Congratulations to Fr Sebastian Camilleri OFM on his article in the May issue. As a seminarian that has recently begun his formation, I can't help but admire him for his uplifting and inspiring words. I see in the secular society in which we dwell that materialism has become the new God for the masses and I would be lying if I said that this has not disheartened my generation, not only in the past, but up to and including the present day.
My generation has been placed at the mercy of the leaders of the previous generation, both secular and religious, who instead of being guided by Christian values and Catholic doctrine, knelt down before the altar of political correctness and extreme feminism (how dare we refer to God as He).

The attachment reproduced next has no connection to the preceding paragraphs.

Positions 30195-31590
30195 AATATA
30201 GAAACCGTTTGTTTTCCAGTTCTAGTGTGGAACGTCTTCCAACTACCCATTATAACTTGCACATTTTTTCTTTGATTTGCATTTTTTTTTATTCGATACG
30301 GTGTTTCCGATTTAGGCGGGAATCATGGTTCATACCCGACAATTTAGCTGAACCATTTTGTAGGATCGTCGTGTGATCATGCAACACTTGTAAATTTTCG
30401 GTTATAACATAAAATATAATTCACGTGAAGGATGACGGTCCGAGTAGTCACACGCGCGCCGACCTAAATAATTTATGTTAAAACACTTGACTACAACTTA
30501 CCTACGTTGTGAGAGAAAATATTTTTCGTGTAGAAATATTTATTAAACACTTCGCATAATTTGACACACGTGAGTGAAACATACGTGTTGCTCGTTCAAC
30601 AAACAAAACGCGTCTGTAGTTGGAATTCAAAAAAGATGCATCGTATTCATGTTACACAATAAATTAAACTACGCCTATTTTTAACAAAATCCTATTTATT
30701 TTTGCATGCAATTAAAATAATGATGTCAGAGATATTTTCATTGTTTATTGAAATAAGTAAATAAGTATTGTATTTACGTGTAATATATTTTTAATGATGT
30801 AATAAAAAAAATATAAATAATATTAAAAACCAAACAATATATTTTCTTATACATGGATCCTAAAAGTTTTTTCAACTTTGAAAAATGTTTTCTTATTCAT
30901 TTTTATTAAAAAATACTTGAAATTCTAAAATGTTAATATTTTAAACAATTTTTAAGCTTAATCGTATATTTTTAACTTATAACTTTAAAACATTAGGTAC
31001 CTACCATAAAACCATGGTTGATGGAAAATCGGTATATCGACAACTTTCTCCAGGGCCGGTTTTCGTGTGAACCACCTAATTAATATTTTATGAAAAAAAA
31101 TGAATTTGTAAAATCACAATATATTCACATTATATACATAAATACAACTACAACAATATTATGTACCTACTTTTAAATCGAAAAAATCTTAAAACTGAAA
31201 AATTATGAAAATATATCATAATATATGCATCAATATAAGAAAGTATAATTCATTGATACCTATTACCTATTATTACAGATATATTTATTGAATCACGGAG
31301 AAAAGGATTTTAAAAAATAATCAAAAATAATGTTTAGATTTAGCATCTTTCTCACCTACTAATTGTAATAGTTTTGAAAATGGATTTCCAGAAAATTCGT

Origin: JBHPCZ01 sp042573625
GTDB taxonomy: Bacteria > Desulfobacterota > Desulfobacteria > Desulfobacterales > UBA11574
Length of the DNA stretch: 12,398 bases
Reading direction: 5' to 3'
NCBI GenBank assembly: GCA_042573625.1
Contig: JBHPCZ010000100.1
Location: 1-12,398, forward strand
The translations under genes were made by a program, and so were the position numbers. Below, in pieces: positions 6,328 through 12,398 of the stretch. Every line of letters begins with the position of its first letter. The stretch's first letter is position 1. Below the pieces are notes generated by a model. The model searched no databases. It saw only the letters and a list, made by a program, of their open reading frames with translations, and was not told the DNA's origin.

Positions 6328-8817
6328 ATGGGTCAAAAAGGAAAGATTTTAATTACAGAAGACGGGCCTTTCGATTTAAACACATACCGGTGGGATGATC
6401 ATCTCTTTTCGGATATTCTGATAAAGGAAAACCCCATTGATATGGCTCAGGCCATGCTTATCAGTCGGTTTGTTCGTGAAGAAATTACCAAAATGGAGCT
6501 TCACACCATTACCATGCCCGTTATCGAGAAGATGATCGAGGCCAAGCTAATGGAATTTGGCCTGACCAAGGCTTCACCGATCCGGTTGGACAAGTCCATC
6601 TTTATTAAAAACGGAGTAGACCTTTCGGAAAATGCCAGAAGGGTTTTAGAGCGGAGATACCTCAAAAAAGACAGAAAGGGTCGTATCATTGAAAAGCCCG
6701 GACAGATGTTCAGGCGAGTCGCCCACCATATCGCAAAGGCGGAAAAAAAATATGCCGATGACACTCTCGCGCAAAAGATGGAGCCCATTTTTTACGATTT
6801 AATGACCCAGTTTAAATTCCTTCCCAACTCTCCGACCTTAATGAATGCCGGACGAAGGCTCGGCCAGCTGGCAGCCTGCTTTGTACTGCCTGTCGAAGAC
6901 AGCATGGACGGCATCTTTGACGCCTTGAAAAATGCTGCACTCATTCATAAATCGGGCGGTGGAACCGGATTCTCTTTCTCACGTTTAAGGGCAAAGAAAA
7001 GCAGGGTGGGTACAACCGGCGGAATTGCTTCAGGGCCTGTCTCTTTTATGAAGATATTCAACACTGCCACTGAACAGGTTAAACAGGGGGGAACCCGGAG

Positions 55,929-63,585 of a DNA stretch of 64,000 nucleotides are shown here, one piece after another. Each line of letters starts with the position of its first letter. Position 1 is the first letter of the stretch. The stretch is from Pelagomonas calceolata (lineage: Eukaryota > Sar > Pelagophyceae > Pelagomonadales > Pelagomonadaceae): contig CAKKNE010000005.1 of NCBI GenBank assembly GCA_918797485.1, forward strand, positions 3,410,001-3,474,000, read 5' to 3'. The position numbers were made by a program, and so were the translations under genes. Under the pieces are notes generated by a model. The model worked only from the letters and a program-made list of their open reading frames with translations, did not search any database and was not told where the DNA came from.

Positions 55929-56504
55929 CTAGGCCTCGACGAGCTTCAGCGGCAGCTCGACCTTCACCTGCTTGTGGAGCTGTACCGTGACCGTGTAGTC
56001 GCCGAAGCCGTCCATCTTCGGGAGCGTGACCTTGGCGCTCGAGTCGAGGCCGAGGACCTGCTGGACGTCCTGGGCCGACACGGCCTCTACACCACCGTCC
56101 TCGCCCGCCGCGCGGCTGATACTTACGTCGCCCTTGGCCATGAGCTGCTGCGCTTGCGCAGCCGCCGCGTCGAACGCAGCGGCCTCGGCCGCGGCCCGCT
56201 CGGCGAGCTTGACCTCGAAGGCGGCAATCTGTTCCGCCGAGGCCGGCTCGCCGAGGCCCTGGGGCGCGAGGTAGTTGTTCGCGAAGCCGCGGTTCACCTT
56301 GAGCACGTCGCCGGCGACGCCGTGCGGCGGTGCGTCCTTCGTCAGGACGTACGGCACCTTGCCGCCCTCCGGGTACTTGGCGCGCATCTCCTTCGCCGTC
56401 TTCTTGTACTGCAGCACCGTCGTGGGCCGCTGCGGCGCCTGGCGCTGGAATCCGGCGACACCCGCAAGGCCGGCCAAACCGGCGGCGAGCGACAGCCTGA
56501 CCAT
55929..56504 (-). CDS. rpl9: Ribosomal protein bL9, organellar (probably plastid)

At the same time, the Catholic education many of us experienced was little more than a sacrilegious joke, while some modern day churches look more like brick barnyards gone wrong than places to worship our Holy Redeemer - not to mention the succession of liturgical abuses that occur within them.
All these things have contributed to a great depression amongst the current generation, who are looking for the slightest glimpse of hope, but just can't seem to find it despite their efforts. Which is why Fr Camilleri's article was of such immeasurable importance. I honestly believe that Christ will never allow His Church to collapse, but we, as a whole Church, must start to project a message of hope for the future of the current generation and those to follow.
Eamonn Keane recently wrote a book on the poor state of Catholic education in Australia over recent years, titled A Generation Betrayed. He concluded with the phrase, "an entire generation came to the Church looking for bread and instead we gave them stones". Fr Camilleri's article helps reverse some of the bitterness this generation currently suffers, and for that I give him an unreserved and most gracious, "Thank You!"
Corpus Christi Seminarian